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Darwin Correspondence Project

From T. H. Farrer   2 October 1877

Abinger Hall, | Dorking. | Gomshall S.E.R. | Station & Telegraph.

2 Oct/77

My dear Mr Darwin

A neighbour—Mrs Rate,1 shewed me a thing yesterday which is new to me.

Their Tritoma’s2 are very late in flower, and are full of nectar, so that it runs down the branch. The bees are much attracted. (hive bees)— But many of them are caught in the long tubes: cannot get out; and are killed there:— On each stem—in the drawing room flower pots were five or six bees, dead & closely enshrouded by the half withered corolla—wrapt as tight as a mummy.3

I dont suppose the plant means to do this, or gets anything out of the bees—but it seems to shew a curious ignorance or maladaptation on the part of the bee. In all the cases I saw the corolla was withered. But Mrs Rate tells me it is curious to watch the great efforts of the bee to escape from the mature flower.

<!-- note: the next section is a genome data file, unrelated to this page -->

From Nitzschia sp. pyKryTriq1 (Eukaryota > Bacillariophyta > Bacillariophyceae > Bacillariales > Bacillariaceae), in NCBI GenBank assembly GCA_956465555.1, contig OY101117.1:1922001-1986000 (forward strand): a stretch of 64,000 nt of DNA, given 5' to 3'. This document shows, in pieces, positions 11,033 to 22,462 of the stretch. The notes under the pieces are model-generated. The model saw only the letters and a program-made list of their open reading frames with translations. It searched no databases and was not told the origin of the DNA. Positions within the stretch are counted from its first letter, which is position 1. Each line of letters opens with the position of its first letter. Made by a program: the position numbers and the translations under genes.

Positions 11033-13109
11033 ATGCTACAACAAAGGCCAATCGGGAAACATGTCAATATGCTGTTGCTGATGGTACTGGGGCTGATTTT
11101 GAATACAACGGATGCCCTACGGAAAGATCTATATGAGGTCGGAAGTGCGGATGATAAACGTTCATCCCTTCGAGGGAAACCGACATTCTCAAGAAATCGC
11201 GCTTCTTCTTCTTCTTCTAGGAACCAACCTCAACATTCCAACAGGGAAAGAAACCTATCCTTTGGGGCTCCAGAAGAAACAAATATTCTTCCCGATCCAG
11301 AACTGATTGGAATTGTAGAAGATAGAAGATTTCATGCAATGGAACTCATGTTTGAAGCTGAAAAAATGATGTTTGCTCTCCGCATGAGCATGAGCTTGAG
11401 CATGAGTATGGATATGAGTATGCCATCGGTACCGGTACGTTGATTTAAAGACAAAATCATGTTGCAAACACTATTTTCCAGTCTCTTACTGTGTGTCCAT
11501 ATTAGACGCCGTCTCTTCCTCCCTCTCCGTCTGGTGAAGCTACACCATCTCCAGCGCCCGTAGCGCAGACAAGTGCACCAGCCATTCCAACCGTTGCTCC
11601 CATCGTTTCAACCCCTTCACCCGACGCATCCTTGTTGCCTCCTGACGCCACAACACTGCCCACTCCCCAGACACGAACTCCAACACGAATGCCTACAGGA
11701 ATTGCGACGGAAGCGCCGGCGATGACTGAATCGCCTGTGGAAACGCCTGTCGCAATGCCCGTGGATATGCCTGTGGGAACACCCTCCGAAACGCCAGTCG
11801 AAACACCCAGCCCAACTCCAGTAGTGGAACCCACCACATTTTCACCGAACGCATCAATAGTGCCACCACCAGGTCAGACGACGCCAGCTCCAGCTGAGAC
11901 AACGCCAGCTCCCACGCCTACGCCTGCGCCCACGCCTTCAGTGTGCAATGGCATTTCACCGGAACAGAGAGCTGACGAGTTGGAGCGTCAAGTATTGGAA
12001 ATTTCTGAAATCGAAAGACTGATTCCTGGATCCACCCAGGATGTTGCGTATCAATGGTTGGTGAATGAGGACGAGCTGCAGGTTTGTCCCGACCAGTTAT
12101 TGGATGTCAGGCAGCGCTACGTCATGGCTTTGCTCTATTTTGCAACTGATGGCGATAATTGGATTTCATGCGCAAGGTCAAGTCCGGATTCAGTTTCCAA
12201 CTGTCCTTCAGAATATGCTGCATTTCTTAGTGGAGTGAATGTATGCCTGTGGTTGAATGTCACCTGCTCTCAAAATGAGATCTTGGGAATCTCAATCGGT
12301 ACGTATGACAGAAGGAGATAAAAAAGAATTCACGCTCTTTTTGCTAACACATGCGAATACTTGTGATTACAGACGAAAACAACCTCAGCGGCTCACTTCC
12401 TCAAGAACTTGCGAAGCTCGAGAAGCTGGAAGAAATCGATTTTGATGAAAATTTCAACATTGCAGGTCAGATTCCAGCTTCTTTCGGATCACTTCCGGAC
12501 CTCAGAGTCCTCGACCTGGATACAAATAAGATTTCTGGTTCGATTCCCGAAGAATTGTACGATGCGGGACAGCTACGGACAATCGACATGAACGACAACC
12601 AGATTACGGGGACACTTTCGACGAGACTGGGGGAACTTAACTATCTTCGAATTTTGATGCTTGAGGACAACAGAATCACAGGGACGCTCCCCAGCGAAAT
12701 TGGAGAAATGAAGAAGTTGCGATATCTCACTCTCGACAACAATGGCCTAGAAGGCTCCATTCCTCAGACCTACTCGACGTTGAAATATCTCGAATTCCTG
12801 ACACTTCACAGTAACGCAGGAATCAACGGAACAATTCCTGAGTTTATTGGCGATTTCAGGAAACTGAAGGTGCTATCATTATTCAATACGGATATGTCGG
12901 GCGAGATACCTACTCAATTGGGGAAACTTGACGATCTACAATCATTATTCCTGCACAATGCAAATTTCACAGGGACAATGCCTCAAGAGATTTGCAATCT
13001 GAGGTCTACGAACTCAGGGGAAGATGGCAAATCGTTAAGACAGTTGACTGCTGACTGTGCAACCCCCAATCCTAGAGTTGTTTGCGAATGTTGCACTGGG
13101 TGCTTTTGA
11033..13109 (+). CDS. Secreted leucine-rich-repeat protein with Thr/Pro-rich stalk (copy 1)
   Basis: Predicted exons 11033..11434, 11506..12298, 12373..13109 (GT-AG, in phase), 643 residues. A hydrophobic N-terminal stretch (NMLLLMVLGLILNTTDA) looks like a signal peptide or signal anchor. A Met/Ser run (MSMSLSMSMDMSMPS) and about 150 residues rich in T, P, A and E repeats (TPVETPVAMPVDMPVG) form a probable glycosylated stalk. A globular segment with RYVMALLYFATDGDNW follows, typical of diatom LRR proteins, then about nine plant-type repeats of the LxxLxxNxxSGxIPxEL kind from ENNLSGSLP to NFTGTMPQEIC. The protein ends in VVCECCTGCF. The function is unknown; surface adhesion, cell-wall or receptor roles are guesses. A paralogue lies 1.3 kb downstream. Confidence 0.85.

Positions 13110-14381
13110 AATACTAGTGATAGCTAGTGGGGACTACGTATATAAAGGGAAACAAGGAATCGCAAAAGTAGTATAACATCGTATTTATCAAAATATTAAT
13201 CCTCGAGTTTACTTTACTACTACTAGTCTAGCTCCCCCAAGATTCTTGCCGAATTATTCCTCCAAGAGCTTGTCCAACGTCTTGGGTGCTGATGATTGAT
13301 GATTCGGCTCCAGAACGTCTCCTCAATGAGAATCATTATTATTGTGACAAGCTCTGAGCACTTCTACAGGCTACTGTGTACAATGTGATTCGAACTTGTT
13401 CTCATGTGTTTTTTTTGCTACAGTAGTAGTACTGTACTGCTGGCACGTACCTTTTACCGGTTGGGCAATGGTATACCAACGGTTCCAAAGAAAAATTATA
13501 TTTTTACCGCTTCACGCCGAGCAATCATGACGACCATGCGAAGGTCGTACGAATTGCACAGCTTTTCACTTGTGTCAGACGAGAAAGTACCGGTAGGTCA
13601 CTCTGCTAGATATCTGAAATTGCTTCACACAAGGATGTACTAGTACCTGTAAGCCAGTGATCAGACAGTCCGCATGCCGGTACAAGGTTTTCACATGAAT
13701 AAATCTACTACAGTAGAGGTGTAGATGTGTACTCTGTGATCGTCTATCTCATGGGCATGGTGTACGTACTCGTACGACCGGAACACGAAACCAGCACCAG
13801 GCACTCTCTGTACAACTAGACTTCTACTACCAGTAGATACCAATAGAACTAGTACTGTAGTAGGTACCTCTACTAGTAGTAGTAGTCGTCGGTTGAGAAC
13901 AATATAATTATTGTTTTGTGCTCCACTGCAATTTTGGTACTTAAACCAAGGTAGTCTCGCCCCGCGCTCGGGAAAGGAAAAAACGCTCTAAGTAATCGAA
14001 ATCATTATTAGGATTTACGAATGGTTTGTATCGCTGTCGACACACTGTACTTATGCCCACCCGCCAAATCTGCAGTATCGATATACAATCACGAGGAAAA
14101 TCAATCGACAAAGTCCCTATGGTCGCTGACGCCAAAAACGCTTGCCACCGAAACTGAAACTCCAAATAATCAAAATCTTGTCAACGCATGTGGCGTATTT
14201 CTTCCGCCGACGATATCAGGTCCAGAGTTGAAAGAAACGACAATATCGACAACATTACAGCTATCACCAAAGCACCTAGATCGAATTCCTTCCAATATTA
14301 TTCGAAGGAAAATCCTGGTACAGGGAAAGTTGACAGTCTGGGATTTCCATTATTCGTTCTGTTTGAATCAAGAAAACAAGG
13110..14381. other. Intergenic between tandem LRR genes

I dare you know analogous cases—but it is the first I have seen & therefore send it to you.

We are winding up for a move to London— Never was the country prettier than for the last fortnight—Elms glorious.4

Sincerely yours | T H Farrer


Alice Gertrude Rate was the wife of the banker and lawyer Lachlan Mackintosh Rate, who purchased Milton Court in Dorking, Surrey, in 1871; the gardens developed by Alice Rate were widely admired (Cattermole 2011, pp. 40–1, 373, 375–8).
Tritoma is a synonym of Kniphofia (the genus of red-hot pokers or torch lilies).
Thomas Charles Renshaw had already observed this phenomenon and passed the information on to CD in 1875 (see Correspondence vol. 23, letter from Thomas Belt, 17 October 1875).
Farrer and his wife Katherine Euphemia lived in Abinger Hall, near Dorking, Surrey.


Cattermole, Paul. 2011. A history of Milton Court and part of the manor of Milton. Dorking, Surrey: Unum.

Correspondence: The correspondence of Charles Darwin. Edited by Frederick Burkhardt et al. 27 vols to date. Cambridge: Cambridge University Press. 1985–.


Hive-bees captured in tubes of nectary of Tritoma. Seems a maladaptation of the bees.

Letter details

Letter no.
Thomas Henry Farrer, 1st Baron Farrer
Charles Robert Darwin
Sent from
Abinger Hall
Source of text
DAR 164: 85
Physical description

Please cite as

Darwin Correspondence Project, “Letter no. 11164,” accessed on 26 September 2021,